Marketing Week (MW): Why did P&G decide to sponsor the Olympics for the next 10 years?
Marc Pritchard (MP): We realised pretty quickly that the purpose of P&G – to touch and improve lives – is pretty congruent with the purpose of the Olympics, which is to make life better through sport.
Our sponsorship allows us to both create a big idea that unites our brands under a P&G umbrella, such the Proud Sponsor of Mums campaign, and develop Olympic-themed ideas around our individual brands.
Our journey began when we got US rights to the Vancouver Winter Games and put some brand programmes together for that. They looked quite good, but we thought we could have more impact, so we challenged our agency to unite the purposes of the two organisations. That’s when we came back with the idea that every Olympic athlete has a mum, and it went from there.
MW: You have talked about London 2012 as the first truly digital Olympics. How has that influenced your approach this time?
MP: Beijing 2008 was just the beginning. Vancouver was a little bit more digital, but this time our broadcast partners are truly looking to extend across all platforms so that has affected us.
Digital gives us a chance to connect with people on a one-to-one basis. Digital technology is making it inevitable that you’re going to create conversations with people rather than broadcasting to them. We are developing Facebook communities and already have a Thank You Mum Facebook site. We’re also working with Twitter and both the athletes and brands will be tweeting. That will allow us to create deeper content that will engage people and generate participation in the games as never before.
MW: How do you choose the right Olympians to represent P&G as brand ambassadors?
MP: We talk with the British Olympic Association about great athletes who would be good spokespeople, not only for P&G but also for them. We want them to have good stories, or be athletes that people will get excited about. We then tie that in with one or more of our brands. So Paula Radcliffe is a mum, and she’s got a great mum, Pat Radcliffe, who’s supported her throughout her career. She’s going to help us represent Pampers and Fairy because it takes about 20,000 meals to build an Olympic athlete over their life. That’s a lot of dishes [to wash]!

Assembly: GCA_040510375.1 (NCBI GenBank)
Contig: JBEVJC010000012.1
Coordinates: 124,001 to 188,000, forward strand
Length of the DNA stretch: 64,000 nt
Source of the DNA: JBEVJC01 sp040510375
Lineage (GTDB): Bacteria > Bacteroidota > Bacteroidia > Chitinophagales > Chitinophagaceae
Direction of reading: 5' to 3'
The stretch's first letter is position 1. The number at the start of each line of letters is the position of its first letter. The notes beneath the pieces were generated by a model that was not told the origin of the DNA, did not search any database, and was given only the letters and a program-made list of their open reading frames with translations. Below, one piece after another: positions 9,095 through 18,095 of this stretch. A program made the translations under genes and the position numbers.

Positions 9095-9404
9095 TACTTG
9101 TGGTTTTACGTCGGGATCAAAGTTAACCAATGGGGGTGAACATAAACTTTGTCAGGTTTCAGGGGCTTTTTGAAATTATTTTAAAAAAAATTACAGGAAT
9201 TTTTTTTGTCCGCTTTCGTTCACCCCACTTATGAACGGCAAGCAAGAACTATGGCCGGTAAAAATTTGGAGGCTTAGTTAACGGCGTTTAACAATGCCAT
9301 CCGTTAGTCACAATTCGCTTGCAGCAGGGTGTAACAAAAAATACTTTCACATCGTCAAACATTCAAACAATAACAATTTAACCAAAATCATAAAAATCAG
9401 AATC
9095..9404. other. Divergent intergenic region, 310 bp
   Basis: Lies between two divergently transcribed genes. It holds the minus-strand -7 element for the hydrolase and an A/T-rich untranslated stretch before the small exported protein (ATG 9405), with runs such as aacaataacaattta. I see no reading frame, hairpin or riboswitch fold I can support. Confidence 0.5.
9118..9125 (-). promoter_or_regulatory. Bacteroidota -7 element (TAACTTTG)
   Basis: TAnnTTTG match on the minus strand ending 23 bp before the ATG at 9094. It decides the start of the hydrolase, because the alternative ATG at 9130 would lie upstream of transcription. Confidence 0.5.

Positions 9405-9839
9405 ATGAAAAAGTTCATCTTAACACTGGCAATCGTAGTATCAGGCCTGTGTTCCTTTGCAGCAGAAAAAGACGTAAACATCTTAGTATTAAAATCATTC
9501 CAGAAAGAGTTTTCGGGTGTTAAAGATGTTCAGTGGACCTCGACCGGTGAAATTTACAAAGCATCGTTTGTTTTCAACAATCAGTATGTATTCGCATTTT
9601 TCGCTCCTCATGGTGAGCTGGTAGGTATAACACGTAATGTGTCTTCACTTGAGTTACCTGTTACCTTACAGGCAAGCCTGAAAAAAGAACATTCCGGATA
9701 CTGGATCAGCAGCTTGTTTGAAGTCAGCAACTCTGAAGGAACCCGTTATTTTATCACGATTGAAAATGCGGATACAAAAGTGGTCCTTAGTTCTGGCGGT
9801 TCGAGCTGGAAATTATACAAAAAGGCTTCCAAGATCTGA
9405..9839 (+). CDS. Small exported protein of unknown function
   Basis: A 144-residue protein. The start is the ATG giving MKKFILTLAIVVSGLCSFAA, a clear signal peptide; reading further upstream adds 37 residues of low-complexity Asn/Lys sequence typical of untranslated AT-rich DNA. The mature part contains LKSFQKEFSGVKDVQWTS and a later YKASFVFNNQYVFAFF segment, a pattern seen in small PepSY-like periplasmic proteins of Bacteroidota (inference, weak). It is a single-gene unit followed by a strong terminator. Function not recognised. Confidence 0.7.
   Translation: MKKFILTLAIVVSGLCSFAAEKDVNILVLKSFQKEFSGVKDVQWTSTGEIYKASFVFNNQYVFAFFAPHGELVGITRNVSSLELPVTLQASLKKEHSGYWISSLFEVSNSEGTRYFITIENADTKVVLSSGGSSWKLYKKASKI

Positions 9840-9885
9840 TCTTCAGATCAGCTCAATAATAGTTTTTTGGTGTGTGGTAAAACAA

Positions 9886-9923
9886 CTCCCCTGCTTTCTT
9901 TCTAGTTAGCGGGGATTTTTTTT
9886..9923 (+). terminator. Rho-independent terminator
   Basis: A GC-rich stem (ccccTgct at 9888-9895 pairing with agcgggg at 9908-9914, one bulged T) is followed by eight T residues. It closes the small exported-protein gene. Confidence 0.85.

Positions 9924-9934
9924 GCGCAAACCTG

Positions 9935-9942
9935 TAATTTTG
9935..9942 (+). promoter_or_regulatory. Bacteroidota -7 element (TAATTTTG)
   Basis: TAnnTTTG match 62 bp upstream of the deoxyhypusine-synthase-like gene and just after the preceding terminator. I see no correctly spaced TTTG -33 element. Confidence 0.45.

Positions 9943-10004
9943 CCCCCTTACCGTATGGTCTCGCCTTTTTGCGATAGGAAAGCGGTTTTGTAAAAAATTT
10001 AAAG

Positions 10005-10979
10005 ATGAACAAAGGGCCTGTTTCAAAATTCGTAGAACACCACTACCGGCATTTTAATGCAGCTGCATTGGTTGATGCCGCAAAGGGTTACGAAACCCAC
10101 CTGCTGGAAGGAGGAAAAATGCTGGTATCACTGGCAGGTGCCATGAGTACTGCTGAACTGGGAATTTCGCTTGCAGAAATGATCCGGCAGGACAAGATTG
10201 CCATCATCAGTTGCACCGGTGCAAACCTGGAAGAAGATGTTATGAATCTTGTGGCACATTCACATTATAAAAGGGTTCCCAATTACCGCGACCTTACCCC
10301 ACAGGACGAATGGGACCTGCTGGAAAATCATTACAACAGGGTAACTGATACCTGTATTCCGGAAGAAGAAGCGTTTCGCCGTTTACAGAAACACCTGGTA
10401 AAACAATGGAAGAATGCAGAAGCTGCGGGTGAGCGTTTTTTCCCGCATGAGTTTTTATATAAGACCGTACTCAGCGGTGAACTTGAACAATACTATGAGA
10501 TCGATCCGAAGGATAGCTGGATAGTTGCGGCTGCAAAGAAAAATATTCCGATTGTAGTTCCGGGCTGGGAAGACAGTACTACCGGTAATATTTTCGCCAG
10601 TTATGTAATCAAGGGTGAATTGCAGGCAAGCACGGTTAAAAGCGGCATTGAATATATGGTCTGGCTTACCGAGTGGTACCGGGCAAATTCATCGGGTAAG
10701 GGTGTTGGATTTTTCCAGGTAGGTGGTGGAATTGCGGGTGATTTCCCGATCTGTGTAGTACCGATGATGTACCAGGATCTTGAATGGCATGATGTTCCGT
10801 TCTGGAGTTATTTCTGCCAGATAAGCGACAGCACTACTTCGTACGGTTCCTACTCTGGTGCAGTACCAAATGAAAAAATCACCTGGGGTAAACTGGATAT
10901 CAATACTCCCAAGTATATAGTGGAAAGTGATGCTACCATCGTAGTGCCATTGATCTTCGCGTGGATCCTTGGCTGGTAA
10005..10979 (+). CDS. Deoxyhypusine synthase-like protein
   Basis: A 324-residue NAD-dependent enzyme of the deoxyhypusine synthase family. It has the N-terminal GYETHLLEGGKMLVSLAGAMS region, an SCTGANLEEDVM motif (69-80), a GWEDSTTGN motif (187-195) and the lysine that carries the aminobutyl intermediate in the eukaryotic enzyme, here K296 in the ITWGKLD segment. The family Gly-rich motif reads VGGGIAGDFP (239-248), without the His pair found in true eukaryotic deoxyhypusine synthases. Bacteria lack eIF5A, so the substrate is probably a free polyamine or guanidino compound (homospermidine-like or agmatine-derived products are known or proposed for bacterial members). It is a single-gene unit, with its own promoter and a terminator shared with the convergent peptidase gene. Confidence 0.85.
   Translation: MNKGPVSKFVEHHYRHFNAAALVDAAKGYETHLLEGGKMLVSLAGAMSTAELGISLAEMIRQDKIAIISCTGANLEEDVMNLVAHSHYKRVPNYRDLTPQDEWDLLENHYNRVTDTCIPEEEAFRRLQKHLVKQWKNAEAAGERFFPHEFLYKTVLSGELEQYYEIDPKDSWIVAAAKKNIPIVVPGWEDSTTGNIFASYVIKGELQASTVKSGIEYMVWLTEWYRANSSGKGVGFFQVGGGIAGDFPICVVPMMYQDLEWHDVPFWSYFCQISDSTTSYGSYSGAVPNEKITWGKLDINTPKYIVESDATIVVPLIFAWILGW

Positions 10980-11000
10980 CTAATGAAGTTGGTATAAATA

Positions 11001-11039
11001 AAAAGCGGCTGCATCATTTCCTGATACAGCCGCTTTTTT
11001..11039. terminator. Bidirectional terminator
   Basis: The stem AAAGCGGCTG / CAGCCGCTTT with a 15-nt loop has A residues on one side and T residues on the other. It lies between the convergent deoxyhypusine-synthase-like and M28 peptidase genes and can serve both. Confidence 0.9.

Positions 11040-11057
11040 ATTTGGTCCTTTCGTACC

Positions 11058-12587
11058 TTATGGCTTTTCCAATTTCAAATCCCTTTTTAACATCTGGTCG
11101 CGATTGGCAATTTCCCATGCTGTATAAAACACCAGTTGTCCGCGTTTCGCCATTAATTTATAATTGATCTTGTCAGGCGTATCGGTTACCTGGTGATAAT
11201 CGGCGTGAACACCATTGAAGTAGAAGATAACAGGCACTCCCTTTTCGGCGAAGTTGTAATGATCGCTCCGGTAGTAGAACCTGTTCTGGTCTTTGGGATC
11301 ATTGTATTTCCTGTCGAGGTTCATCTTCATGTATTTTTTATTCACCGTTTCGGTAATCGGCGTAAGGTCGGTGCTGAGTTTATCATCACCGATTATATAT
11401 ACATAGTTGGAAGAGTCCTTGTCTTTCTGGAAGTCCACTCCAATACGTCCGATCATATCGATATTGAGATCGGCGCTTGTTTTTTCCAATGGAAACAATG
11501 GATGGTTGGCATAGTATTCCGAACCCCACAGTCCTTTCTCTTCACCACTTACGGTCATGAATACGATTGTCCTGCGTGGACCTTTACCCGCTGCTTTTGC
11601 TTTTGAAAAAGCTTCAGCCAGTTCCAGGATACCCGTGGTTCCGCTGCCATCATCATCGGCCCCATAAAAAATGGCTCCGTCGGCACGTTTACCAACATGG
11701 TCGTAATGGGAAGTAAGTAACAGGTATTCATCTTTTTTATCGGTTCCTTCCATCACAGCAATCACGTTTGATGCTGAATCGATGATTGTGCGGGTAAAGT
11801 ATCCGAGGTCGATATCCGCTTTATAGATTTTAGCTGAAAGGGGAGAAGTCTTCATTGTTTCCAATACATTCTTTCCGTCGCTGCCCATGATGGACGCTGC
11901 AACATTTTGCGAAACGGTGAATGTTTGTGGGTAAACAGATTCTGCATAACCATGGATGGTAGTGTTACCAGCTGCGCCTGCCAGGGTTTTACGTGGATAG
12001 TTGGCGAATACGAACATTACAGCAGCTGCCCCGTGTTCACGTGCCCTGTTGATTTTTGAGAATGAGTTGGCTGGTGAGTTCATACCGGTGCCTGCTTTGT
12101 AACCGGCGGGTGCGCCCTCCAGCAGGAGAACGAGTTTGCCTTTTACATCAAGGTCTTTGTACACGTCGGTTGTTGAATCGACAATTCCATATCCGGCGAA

Cyclist Sir Chris Hoy and swimmer Liam Hancock are representing Gillette because to be a great cyclist or swimmer you’ve got to get off to a good start. You need to think who would be a good ambassador for the country, who would be a good ambassador for the brand and P&G, and then you come up with an idea that fits with the particular athlete.
MW: Is that the same strategy you’re using with Capital Clean-up, where you’re tying in particular brands with parts of the activity to clean London before the Games?
MP: Exactly. That’s another great UK-specific activity that we’re doing. It was developed from insight that London wants to look its best because the whole world is coming round.
We looked at our cleaning brands, including Ariel, Fairy, Flash, Febreze, and worked out how they could fit into the Capital Clean-up. Febreze, for example, will make London a greener place by creating a number of leafy ‘Fresh Havens’.
We’re going to clean all the way through the Olympic Games so we can make London an even better place.